Warming-up: When you warm up, you help loosen up your muscles and joints before taking on this strenuous activity. Oxygen is more easily distributed throughout the body due to increased blood flow. Therefore, you will be more limber and reduce your risk of injury and side stitches on your run.
When warming up, ensure you are performing dynamic repetitions instead of static drills. Dynamic exercises are active stretches that help develop the joint’s full range of motion and get the heart rate up. Follow along with this five-minute dynamic warm-up video before your next run.
Cooling-down: Stretch after exercising to avoid injury and reduce soreness. You have the opportunity to increase your flexibility since your muscles are looser after a run. Here is the time to incorporate static stretching where you hold a single pose for a period of time (typically 30-60 seconds). Follow along with this post-run stretching video for a better recovery.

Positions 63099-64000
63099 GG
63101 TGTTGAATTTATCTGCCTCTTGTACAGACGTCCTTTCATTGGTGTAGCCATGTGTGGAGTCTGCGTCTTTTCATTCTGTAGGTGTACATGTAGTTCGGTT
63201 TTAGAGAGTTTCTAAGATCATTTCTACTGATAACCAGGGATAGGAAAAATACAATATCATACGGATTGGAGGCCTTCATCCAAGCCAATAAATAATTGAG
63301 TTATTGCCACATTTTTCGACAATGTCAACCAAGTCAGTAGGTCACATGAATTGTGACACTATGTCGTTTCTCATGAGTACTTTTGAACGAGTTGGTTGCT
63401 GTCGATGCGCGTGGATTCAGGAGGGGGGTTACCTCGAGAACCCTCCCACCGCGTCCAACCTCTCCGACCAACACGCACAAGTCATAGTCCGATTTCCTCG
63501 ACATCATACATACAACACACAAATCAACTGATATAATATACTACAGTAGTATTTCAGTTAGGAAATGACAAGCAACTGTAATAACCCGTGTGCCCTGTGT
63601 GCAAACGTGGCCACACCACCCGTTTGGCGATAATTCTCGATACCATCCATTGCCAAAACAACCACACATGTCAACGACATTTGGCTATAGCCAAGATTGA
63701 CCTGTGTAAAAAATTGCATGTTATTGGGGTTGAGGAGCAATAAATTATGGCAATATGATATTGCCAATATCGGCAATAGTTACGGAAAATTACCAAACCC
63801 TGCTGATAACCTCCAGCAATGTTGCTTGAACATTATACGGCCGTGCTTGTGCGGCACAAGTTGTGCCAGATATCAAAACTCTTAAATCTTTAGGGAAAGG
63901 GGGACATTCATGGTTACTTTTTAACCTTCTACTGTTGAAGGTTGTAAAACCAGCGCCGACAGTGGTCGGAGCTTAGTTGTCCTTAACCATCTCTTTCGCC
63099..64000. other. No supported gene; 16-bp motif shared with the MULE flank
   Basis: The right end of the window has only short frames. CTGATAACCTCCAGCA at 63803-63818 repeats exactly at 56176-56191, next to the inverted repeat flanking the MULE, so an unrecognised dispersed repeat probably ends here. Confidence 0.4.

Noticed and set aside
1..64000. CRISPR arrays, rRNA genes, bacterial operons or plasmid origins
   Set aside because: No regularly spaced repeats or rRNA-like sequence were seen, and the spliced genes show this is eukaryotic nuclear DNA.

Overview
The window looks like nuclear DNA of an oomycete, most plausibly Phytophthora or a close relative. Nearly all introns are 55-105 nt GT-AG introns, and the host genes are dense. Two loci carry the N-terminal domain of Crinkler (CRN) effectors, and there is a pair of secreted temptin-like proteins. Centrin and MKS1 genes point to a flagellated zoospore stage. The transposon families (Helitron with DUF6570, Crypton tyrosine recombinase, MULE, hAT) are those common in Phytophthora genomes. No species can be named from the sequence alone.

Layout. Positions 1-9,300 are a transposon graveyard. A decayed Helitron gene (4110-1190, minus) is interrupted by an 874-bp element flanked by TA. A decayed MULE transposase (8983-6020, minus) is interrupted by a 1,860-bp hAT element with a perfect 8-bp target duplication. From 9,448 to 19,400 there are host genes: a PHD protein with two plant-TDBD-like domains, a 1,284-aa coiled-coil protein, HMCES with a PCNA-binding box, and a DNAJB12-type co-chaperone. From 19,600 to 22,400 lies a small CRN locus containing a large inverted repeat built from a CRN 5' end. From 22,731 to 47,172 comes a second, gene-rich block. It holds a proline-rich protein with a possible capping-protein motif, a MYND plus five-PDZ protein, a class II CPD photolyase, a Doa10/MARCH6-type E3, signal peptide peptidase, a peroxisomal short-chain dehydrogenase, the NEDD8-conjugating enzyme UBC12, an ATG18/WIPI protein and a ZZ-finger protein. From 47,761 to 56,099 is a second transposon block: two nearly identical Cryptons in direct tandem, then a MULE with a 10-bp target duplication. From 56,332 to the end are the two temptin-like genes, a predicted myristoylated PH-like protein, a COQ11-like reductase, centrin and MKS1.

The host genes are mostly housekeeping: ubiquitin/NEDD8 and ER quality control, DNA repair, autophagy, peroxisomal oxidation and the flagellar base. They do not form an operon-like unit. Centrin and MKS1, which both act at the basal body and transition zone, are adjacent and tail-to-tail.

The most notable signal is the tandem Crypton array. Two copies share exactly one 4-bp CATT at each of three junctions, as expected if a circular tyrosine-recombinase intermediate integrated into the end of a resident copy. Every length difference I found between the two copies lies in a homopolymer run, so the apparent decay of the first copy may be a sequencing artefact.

Cross-training: To become a better runner, you will need to implement cross-training into your routine. Mixing up your workouts decreases boredom and helps you increase your overall health by working out different areas of your body. Supplement your training with at least 30 minutes of other activities you might want to try. This could include
Not only does a variety of training keep things interesting, but it helps reduce injury too. Therefore try out different things and find what you enjoy!
You don’t have to participate in marathons to be considered a runner. Begin your journey today by starting small and taking the time to work your way up. All you need to do is put one foot in front of the other!
Are you wondering if you are healthy enough to start running or have any more questions about this process? Contact our office, and we would be happy to answer any questions you may have! What is your motivation to run? Let me know on Twitter!